There is quite a lot of free parking along the highway so if the lots are full you can skip the parking charge but you MUST pay the $5 per person entrance fee. This is done by the self-service ticket machines and enforcement officers patrol the parking lots daily. Obviously, highway parking is not as secure and we suspect one day this loophole may get closed off.
The beach is really large and most people like to hike over to Little Beach too so parking in the Big Beach lot, the first one you arrive at is preferred if you are wanting to visit both, the third entrance is definitely a bad choice in that case.
Things to Know About Big Beach
Insanely Powerful Shore Break
Let’s just get into the most important feature of Big Beach. The Shore Break. Shore Breaks are dangerous. These are the parts of a wave than break directly onto the shore. Unlike regular surf breaks this final flourish breaks directly onto the sandy bottom of the beach. This means if you are in the wrong place at the wrong time, the wave will impart all its force into slamming you into the very dense and firm Sand. This can result in, pain, embarrassment, sand in places you rather it wasn’t, swallowed water (and pride), bruising, sprained joints, injured backs, and even serious breakage of bones. In extreme cases, people are left paralyzed from serious spinal injuries, all from a playful splash in the sea.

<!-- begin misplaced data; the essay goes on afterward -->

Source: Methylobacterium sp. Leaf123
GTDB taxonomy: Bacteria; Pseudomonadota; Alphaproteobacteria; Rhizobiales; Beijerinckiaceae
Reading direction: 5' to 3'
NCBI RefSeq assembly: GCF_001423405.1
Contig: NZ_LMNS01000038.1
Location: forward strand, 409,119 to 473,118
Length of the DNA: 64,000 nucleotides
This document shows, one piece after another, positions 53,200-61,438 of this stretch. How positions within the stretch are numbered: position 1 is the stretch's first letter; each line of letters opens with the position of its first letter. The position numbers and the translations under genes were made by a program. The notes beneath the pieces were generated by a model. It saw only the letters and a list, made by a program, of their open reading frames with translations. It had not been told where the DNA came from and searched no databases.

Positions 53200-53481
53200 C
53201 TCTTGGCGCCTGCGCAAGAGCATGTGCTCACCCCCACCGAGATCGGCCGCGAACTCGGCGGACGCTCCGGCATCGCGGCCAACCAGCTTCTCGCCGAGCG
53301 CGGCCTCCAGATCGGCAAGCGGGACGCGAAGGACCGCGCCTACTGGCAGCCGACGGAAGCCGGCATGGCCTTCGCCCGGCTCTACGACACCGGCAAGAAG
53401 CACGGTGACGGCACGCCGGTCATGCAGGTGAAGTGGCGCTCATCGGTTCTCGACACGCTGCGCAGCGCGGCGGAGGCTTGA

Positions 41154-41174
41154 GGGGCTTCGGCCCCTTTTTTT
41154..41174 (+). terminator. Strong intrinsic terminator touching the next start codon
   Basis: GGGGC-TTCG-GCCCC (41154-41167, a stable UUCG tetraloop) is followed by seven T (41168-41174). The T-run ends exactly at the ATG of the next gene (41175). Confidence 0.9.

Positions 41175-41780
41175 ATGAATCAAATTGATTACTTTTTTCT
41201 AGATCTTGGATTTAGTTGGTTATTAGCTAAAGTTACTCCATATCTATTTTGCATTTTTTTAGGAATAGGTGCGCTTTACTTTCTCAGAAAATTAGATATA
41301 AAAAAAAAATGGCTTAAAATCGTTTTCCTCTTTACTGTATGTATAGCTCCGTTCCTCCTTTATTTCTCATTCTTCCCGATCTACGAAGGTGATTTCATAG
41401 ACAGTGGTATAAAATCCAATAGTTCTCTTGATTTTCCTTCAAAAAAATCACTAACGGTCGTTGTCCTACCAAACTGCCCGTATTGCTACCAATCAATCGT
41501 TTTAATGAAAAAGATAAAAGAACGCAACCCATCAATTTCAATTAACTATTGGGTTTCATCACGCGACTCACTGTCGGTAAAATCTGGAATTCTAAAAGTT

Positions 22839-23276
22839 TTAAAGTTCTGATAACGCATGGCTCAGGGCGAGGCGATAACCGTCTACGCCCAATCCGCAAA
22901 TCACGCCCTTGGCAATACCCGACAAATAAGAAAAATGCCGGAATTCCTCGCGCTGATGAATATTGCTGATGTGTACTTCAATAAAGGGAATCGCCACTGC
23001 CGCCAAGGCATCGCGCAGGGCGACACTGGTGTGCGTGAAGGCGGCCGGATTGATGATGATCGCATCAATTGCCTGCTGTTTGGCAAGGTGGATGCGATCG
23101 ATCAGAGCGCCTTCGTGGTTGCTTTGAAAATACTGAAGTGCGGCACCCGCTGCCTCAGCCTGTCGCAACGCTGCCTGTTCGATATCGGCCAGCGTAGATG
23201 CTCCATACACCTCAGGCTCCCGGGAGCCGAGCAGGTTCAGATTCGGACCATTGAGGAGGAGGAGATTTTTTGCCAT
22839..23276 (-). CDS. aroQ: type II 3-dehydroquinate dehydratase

Normally a little care and understanding of the break are all that is needed to avoid the worst of it, but at Big Beach, the shore break is insanely powerful. When swells are moderate to light this is a VERY dangerous beach, when it’s high you would be crazy to go anywhere near!
The beach has no reef, the angle of the beach is very sharp, and waves form far out to Sea, meaning as they approach they suddenly veer up to massive heights and almost stop dead before dropping on your head. It creates an incredibly powerful wave that has the ability to turn you into a ragdoll and slam you into the solid sand bottom. The waves sound like bombs going off and you can see vertical columns of water shooting straight up as the wave collapses in on itself.
There is a reason the Beach has earned its nickname Break-Neck Beach, and that is because it regularly sends tourists home in an ambulance, often never to walk again. This sounds like hyperbole, but literally, hundreds of fun-seeking tourists have left Big Beach with spinal injuries that have meant they will spend the rest of their lives in a wheelchair. We hate being Kill Joys, but the break here is so incredibly dangerous it is such a risk if you are not sure what you are doing.
Even then it’s really hard to properly manage the wave. There are rarely even highly skilled locals on the beach (usually when it’s really crazy and then the crazies turn up), as the break is just not worth the risk, for those on vacation just looking for a little fun in the surf this really is the worst possible place to come play. Huge slabs of water roll in at high speed before rearing up and slamming down, and the fact the wave almost stops dead, makes timing a duck dive especially difficult.